Whether it was a comedy or a deadly serious drama made little difference to Tony Curtis – he was equally brilliant in both film genres. In particular, his role in Some Like It Hot (1959) alongside Marilyn Monroe and Jack Lemmon is still remembered today – in the screwball comedy directed by Billy Wilder, Tony Curtis shone with his talent for comedy. 

Tony Curtis, whose real name was Bernard Schwartz, grew up in the Bronx borough of New York in anything but sheltered circumstances: Family life is said to have been far from easy and the young Schwartz is even said to have made the streets of the Bronx unsafe as a member of a notorious street gang. One may wonder whether this is why he changed his name to Tony Curtis as soon as he arrived in Hollywood in the late forties. 

The influential German theatre director and producer Erwin Piscator (1893 – 1966) was one of his mentors.

Training as an actor – thanks to G.I. Bill

Cary Grant’s role in the submarine film Destination Tokyo (1943) is said to have inspired Tony Curtis to serve in the US submarine forces during the Second World War: Curtis served aboard a submarine until the end of the Second World War. 

After Japan’s surrender, the Second World War was officially declared over – making Tony Curtis one of many soldiers who were discharged. There was a unique offer for World War II veterans at the time: At the time, it was normally only reserved for the sons and daughters of wealthy families to attend university. However, this changed with the so-called G.I. Bill: war veterans were given the opportunity to attend university free of charge or at a reduced rate. Tony Curtis took advantage of this opportunity and pursued a dream that he is said to have harboured from a young age: He studied acting at the private university The New School in Greenwich Village. The influential German theatre director and producer Erwin Piscator (1893 – 1966) was one of his mentors. His fellow students included Walter Matthau and Harry Belafonte.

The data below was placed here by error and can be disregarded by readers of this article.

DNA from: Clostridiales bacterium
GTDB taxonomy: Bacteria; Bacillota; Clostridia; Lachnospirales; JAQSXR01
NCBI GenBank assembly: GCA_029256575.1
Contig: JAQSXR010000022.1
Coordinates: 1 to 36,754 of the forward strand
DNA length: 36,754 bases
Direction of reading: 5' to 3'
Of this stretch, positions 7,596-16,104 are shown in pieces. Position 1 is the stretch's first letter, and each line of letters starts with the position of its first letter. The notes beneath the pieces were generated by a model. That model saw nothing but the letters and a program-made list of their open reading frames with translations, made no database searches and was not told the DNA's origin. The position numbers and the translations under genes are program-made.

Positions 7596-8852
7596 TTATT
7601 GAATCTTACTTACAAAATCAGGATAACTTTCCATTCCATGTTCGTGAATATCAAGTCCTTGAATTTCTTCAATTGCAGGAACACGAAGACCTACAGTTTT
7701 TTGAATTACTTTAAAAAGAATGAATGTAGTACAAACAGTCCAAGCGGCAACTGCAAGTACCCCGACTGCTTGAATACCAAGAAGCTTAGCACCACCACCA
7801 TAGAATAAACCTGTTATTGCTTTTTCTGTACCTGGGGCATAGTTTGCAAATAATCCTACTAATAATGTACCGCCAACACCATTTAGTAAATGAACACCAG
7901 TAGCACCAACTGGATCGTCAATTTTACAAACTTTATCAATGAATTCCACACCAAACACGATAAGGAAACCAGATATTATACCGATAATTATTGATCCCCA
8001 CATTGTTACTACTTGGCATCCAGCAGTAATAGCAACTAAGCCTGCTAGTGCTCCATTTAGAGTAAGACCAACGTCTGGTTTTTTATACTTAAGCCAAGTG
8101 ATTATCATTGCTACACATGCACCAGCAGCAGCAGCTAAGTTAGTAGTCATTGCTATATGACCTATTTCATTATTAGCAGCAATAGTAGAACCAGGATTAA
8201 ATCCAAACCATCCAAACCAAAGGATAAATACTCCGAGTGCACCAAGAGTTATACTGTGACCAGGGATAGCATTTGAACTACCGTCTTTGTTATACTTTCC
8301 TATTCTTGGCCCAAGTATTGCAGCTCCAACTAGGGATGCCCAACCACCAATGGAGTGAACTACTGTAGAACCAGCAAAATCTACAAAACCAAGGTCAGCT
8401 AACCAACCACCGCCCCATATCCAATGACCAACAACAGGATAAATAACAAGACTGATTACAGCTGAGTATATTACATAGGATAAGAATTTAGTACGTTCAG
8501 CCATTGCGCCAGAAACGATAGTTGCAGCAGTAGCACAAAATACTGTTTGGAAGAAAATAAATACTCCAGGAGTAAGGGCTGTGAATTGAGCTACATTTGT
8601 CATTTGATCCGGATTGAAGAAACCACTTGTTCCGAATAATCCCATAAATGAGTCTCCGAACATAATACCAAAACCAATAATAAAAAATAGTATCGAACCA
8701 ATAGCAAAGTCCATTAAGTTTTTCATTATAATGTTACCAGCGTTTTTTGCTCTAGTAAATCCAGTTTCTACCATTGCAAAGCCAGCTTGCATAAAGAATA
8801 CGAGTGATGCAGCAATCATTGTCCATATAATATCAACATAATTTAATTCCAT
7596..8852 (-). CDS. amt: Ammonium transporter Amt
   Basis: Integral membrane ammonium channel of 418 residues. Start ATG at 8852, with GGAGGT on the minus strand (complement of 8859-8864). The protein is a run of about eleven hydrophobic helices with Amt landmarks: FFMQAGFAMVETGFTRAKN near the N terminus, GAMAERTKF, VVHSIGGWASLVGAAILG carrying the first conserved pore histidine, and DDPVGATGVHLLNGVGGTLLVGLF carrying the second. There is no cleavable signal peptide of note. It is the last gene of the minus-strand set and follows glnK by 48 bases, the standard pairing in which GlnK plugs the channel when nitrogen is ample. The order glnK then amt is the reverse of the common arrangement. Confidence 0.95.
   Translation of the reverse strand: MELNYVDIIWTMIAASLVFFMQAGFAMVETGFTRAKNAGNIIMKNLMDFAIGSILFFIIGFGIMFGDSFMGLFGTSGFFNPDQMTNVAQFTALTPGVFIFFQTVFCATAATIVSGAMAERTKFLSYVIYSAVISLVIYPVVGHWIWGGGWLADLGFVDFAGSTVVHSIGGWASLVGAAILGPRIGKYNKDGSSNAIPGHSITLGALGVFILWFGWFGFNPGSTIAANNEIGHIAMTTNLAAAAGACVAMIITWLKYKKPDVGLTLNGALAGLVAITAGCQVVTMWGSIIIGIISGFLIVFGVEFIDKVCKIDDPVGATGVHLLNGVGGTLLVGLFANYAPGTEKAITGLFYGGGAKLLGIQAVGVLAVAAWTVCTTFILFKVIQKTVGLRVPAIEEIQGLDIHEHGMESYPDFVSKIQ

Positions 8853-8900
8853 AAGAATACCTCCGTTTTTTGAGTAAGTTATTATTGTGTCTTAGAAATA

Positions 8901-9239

The road to Hollywood

In his autobiography, Tony Curtis explained that his life in Hollywood – compared to what he experienced in his youth in New York – was a piece of cake. His early years in New York undoubtedly left their mark on the young actor – not least the training he received at the drama school in Greenwich Village which became the foundation of his later career as an actor. 
When he arrived in Hollywood in 1948, Tony Curtis went to Universal Studios every day to continue his training as an actor, as he explains in his autobiography: But the road to Hollywood was anything but easy and a little luck was part of it. 

When Curtis was once on a New York stage, he was reportedly discovered by an agent named Joyce Selznick, who took the young actor under her wing from then on. Despite having the same surname, Curtis’ autobiography claims that Joyce Selznick was not related to the legendary producer David O. Selznick. Tony Curtis now had an agency to look after his interests – so a call from Universal Studios asking him to come to Hollywood was not long in coming.
On his flight from New York to Hollywood, he is also said to have met studio boss Jack Warner – Warner let Tony Curtis know that he was always welcome at Warner if he was dropped by Universal. These were not bad prerequisites for starting a career as a film actor…

First successes

In his autobiography, Tony Curtis describes how he was initially completely on his own after his arrival in Hollywood. There was no one with whom he could discuss the further course of his career – even the agent Joyce Selznick, who had discovered him in New York, wasn’t around much.